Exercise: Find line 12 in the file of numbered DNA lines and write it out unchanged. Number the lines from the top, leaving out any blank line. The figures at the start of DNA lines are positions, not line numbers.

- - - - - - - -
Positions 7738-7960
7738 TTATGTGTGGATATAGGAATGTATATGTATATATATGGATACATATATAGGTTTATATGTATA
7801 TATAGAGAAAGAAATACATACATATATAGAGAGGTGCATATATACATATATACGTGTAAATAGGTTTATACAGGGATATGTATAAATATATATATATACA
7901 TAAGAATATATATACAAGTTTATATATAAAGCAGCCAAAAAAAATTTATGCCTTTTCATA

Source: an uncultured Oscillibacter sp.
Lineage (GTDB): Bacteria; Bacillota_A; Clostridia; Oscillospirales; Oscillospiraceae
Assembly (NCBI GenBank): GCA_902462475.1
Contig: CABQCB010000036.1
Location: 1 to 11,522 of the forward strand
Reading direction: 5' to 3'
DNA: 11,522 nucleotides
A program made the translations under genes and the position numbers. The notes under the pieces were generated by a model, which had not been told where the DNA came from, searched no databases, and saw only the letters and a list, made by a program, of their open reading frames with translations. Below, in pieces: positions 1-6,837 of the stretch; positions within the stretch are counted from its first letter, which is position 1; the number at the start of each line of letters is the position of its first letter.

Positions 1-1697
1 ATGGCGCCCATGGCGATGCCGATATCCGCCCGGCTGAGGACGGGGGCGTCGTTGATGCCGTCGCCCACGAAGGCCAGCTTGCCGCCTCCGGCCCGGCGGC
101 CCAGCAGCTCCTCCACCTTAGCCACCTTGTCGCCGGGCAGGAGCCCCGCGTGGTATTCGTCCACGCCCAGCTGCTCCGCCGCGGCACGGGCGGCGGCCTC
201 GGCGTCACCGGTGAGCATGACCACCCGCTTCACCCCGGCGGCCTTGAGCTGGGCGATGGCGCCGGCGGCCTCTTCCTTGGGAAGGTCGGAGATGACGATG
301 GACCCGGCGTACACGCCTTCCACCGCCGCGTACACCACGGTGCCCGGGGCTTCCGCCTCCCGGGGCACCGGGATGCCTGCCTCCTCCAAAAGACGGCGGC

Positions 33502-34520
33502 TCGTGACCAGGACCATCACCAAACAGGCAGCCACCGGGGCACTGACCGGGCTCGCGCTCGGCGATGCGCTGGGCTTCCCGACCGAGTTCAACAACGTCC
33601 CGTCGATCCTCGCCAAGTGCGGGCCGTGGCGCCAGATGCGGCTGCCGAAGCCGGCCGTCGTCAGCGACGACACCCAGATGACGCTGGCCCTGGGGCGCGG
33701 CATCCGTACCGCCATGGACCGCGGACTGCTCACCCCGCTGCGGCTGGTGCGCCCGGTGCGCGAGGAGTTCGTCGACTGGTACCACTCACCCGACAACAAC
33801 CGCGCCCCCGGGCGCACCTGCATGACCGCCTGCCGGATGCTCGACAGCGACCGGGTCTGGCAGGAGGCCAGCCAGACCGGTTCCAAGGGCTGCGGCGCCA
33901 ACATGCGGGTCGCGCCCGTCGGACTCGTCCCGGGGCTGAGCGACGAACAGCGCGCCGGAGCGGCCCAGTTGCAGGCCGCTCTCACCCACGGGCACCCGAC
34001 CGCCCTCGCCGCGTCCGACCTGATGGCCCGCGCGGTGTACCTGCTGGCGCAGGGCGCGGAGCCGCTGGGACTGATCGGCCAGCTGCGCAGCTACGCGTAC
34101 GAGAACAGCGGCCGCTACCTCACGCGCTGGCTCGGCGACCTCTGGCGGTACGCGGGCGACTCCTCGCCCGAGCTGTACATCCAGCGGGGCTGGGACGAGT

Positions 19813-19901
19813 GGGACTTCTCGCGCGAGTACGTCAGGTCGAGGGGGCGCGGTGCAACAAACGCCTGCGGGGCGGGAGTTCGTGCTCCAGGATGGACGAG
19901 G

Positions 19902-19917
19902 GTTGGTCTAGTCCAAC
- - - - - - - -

A program made the translations under genes and the position numbers. The notes under the pieces were generated by a model, which had not been told where the DNA came from, searched no databases, and saw only the letters and a list, made by a program, of their open reading frames with translations. Below, in pieces: positions 1-6,837 of the stretch; positions within the stretch are counted from its first letter, which is position 1; the number at the start of each line of letters is the position of its first letter.